Approximately two dozen mid-rise towers in the redevelopment of Lansdowne Centre shopping mall were green lighted by Richmond City Council earlier this week. Spurred by the completion of the Canada Line more than a decade ago, this is the single largest development in Richmond to date.
City council approved the amendments to the city’s official community plan (OCP) in a 7-1 vote, providing the second and third readings simultaneously, with councillor Michael Wolfe casting the lone vote in opposition.
This amounts to the first major decision on the project over the coming years, as individual rezoning and development permit applications are required by mall owner Vanprop Investments for each of the seven phases of the 50-acre mall redevelopment.
When all phases are fully developed, there will be up to 4,500 homes for as many as 10,000 residents.
This is a mixed-use redevelopment, with commercial uses such as retail, restaurants, offices, and entertainment located within the western half of the site, closest to No. 3 Road and SkyTrain Lansdowne Station at the southwest corner of the property. The tallest of the buildings will be located close to No. 3 Road.
The eastern half of the site will be mainly residential. Shorter buildings will provide a transition to the lower density forms in the surrounding areas towards the east.
Upon full buildout, the redevelopment will have a total floor area of about 4.5 million sq ft, including 3.8 million sq ft of residential development and 688,000 sq ft of commercial development — exceeding the 600,000 sq ft floor area of the existing indoor mall. T&T Supermarket is expected to return as a main anchor of the new retail.
The floor area calculation does not include potential publicly-owned community buildings, such as a 53,000 sq ft community centre next to the Canada Line station and a potential elementary school near the five-acre central public park at the south end of the site. The community centre could potentially fulfill the “landmark” building requirement next to the 1.5-acre civic plaza next to the station. Additional school capacity is required in the area beyond 2033.
Major public spaces will be suitably designed for a range of events. The central park could accommodate festivals and major events with up to 17,000 people, while the civic plaza could handle events with up to 5,000 people.
The development site is setback from its entire Lansdowne Road frontage to dedicate two acres towards the continuation of the east-west linear park on the street corridor beginning from Richmond Olympic Oval. This will be a 20-metre-wide greenway with walking and cycling paths, and landscaped spaces.
It is expected that approximately 19,000 sq ft of childcare space will be built in the development, equivalent to 1% of the total residential floor area.
Wolfe, who voted in opposition to the approval of the OCP, said he wanted to see some issues addressed in this stage of planning, specifically outlining the community benefits in detail, and implementing affordable housing requirements into the residential development.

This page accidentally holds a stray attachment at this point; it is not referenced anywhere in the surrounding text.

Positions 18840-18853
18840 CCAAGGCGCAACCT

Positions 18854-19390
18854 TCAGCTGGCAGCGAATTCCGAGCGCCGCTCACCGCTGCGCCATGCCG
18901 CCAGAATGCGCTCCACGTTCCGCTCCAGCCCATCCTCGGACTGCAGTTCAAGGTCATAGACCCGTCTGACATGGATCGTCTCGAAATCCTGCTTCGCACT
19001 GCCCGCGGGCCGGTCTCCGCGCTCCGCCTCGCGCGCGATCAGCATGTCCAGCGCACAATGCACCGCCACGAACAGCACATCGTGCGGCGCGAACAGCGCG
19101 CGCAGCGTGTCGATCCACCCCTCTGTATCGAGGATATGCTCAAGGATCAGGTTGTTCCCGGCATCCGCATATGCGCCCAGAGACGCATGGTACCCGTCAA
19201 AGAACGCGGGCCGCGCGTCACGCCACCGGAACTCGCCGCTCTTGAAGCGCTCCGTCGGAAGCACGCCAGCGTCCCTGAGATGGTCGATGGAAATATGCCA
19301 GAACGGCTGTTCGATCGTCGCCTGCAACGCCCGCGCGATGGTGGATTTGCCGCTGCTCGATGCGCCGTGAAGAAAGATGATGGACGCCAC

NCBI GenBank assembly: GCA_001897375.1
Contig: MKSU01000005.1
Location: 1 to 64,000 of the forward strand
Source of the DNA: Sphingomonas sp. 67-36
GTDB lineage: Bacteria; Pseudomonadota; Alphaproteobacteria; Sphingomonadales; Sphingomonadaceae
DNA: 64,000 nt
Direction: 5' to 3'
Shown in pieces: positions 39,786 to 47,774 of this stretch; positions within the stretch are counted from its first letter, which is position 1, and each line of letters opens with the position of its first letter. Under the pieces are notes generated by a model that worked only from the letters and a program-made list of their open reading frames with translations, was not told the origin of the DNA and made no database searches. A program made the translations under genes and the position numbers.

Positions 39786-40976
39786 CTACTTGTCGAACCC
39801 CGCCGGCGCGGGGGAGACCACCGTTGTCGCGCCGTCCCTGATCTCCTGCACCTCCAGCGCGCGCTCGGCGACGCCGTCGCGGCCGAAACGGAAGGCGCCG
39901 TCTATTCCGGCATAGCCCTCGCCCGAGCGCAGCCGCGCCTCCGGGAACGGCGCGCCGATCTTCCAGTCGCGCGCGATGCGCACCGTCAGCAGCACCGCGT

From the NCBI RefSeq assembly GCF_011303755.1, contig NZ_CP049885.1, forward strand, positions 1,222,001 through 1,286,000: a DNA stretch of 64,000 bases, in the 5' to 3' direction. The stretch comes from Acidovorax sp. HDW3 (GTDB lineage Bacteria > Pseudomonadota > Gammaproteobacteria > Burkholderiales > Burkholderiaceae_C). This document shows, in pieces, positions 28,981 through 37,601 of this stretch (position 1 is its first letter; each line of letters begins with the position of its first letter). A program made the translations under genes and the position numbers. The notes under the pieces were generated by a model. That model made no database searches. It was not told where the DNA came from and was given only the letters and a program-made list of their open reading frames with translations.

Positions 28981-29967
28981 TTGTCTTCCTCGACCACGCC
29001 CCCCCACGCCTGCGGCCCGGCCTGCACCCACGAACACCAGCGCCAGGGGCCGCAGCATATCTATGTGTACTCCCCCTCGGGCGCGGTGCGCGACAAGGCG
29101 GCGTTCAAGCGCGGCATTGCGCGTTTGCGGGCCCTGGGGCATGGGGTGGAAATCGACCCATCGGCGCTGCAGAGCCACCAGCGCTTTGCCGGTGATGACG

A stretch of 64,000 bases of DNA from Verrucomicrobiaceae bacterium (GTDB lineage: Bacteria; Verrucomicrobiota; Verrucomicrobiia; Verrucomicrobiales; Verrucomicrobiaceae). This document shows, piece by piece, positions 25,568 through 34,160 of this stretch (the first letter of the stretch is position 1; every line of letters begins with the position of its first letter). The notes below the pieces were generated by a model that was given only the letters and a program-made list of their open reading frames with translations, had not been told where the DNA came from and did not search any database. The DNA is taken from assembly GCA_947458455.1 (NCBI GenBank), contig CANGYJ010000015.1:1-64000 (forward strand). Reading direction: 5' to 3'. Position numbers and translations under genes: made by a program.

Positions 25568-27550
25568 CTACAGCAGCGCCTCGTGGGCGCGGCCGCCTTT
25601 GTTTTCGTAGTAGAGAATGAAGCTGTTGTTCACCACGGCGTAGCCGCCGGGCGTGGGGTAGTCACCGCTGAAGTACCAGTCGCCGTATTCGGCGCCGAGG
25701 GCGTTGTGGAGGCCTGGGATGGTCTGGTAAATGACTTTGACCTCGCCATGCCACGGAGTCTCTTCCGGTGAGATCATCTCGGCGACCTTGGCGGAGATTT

He suggested the proposal at its OCP stage should be put on hold to await for city staff’s upcoming reports that will propose new citywide affordable housing and public benefit requirements for new development.
“We could actually get more out of a project like this for more Richmond residents. I’m feeling that if we were to table this and wait for some of those outstanding referrals to come back, we could actually have a project that addresses a lot more of these concerns that were brought up, albeit overall those public comments were in support. But I still see that there was a lot of value in there that’s not being addressed by the project,” said Wolfe.
However, Councillor Alexa Loo rebutted these suggestions, asserting that future rezoning applications for the multiple phases of the project will address these concerns, take into account future city policies and directions on rental housing and non-market housing, and potentially expand public benefit requirements.
“While there’s always questions, there’s always different policies that we could come forward with. We can sit here doing paralysis and have paralysis by analysis forever, but the applicant needs to be able to move forward and they need to be able to get some actual shovels in the ground at some point,” said Loo.
“That’s not going to happen until they actually even get their first rezoning application in, which they can’t do until this happens. Everything takes time, we’re still years away from seeing the first building happening here.”
The 1977-built mall will remain open during construction, although it will be progressively demolished as the redevelopment moves into further phases.
The first phase will develop the surface parking on northeast quadrant of the property, with no impacts to the indoor mall.
The initial section of mall set for demolition is located in the northwest quadrant, where Future Shop and Bed, Bath, and Beyond used to be. The first demolitions will take place during the second phase.
Over time, as more phases are built and as more of the indoor mall is demolished, new public streets will be carved through the site.
The indoor mall will be fully decommissioned by the fifth phase. Currently, there are about 3,300 vehicle parking stalls in the surface lots that surround the mall building.
The redevelopment will provide two on-site mobility hubs, which entail kiss-and-ride stalls, taxi and ridehailing stalls, bike parking, bike share, HanyDART pick-up and drop-off areas, car share spaces, battery-electric vehicle charging, and other amenities.
Prior to the construction of the mall, the site was a major horse racetrack.